Veteran councillor bows out after 31 years at city hall
(Written for Town Crier Sept.16)
Councillor Howard Moscoe hasn’t shied away from controversy, humour or creative ways to achieve change in his 31 years as a politician.
“I found in politics humour is a significant tool,” he said from his city hall office Sept. 16. “Humour is a way of focusing ideas. You also have to enjoy this job and have fun.”
But all good things must come to and end so he’s not seeking re-election.
“It’s not that I haven’t loved the job. And I still have as much excitement about doing it as I used to have but it seems to be the perfect time to move on,” said the Ward 15 rep.
Moscoe has never lost a city election since he was first voted in, in 1978. About two thirds of his career was served under former mayor Mel Lastman both in the old city of North York and then the amalgamated City of Toronto.
In fact one of his stand out moments was after Lastman got hair plugs and auctioned off his old toupee to charity. Moscoe bought the toupee and used it to dust his seat in North York council chambers.
It’s vintage Moscoe.
“I am the proud owner of Mel Lastman’s toupee. It is true. I was offered $600 for the toupee but I wouldn’t part with it,” he laughs. “I have pictures of myself in the Toronto Sun holding it up and spraying it with bug spray.”
And while he sometimes describes himself as shy, he admits he has a mischievous side.
But it’s not just having fun in silly ways. He’s also staged attention-getting events or said outrageous things to draw attention to an issue, he said.
“I think I have a good sense of humour but it’s used to achieve objectives. Sometimes humour is the only tool that will work,” he said.
Moscoe said he takes a page from Saul Alinsky’s book Rules for Radicals. “That was my bible in the early days,” he recalls.
“I spent most of my career in opposition if you can look at it that way. I think the most productive years of my career have been in the last 5-6 years,” he said.
One of the initiatives he highlights is the recently-approved 20-year plan to revitalize Lawrence Heights and, as he sees it, correct planning mistakes from the past.
Helping people is a big motivator for him as a politician and at the city level you have the power to do that quite directly.
“I try very hard to … never forget there are a lot of people in this world who struggle to get by. So I have been kind of a missionary trying to make life better for ordinary people like me,” said Moscoe, who has run unsuccessful for the provincial NDP.
“I get incensed by little things that bother people and me like retail stores that refuse to let customer use their washrooms. I have a strong sense of what’s right and wrong,” he said. “Part of it was given to me by my father. We used to fight everyday. He trained me for politics.”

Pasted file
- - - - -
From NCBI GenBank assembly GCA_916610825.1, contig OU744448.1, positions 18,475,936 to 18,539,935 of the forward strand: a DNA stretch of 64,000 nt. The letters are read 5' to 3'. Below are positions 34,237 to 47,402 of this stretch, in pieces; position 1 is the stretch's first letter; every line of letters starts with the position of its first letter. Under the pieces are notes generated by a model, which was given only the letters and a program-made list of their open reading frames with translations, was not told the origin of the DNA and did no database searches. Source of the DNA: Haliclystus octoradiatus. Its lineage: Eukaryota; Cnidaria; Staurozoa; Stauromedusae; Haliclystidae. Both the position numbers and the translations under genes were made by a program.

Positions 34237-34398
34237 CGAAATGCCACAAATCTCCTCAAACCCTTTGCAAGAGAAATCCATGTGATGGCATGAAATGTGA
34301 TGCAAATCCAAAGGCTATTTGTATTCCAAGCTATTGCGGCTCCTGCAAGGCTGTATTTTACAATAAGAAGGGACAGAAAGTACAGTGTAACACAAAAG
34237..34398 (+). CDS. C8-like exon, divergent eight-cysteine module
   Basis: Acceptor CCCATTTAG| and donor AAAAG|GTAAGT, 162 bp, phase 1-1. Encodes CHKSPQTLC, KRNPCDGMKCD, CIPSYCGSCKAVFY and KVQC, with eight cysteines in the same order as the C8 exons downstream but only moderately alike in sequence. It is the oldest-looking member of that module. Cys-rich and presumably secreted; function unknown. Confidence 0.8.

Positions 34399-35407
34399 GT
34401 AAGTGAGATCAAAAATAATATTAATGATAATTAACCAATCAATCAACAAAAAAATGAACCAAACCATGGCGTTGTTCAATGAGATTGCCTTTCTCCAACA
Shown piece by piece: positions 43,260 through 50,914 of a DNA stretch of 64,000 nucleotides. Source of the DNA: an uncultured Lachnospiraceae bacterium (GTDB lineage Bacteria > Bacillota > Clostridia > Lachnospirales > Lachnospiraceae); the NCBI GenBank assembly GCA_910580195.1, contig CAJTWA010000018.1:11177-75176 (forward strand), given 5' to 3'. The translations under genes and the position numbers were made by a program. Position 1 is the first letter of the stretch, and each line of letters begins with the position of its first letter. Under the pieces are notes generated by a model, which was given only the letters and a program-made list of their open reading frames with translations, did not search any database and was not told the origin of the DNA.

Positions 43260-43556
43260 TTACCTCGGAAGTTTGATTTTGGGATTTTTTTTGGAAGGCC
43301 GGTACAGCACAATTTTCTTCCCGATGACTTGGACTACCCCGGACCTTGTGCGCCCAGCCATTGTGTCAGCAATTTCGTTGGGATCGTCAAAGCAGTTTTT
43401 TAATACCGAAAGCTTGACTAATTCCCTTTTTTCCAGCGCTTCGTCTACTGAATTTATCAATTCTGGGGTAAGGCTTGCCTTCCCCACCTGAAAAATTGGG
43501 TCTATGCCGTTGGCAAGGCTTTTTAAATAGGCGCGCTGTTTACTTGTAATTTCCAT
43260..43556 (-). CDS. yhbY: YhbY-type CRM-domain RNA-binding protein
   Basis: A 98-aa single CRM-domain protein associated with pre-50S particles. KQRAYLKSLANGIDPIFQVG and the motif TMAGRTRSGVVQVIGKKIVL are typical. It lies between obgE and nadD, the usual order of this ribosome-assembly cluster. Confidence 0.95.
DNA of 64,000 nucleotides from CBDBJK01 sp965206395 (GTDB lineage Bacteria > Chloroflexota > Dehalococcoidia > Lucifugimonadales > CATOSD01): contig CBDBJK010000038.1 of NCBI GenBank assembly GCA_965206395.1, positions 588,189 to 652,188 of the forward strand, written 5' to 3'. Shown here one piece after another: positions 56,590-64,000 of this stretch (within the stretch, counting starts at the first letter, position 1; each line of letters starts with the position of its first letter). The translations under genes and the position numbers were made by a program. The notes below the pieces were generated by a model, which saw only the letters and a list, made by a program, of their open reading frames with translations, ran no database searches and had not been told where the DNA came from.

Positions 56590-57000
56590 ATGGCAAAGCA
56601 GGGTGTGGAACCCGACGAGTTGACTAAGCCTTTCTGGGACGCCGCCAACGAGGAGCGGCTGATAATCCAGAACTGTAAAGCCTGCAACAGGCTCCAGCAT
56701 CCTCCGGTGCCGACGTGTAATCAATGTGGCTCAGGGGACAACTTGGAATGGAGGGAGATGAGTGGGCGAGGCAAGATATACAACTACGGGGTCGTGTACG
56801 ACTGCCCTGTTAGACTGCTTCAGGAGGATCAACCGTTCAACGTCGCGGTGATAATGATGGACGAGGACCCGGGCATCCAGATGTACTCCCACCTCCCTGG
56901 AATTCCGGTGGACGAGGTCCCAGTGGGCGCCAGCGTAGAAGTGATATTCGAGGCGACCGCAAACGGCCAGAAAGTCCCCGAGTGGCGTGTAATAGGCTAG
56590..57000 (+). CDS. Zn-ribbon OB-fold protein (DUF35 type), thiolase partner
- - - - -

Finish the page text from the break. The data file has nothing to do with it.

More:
Moscoe knows he’s ruffled a few feathers over the years fighting for what he thought was right.
“I have taken a lot of tough stands on issues. I don’t apologize one iota for that,” he said. “There are some members of this council, who assume their office and warm their seat. And they keep getting re-elected because they don’t annoy anyone.”
That’s not his style.
“You can set out to do something and do it and makes something bad, better.”
Moscoe was an art, history and geography teacher for more than three decades some of that time overlapped with his 31 years as a politician.
“I taught art for 35 years. I find this (job) far more creative because you are not only creating for yourself but creating for other people,” said the Eglinton-Lawrence councillor.
Moscoe fought for an artist to be on the design committee of the Humber River Pedestrian Bridge that has a Thunderbird motif. Later having an artist on design committees for public projects in North York became the norm.
He also fought hard to have skylights in at Downsview subway station when it was built rather than a more dull looking station. And it’s not always more expensive to be creative, but it does add flare, he argues.
One of the reasons Moscoe was successful in many of his initiatives is he read the committee and council agendas, prepared motions in advance, knew the issues and got colleagues on side.
“If you want to succeed in politics, you have to work hard.”
Moscoe has no plans to run for provincial office, has some offers for his next job, but is staying quiet for now.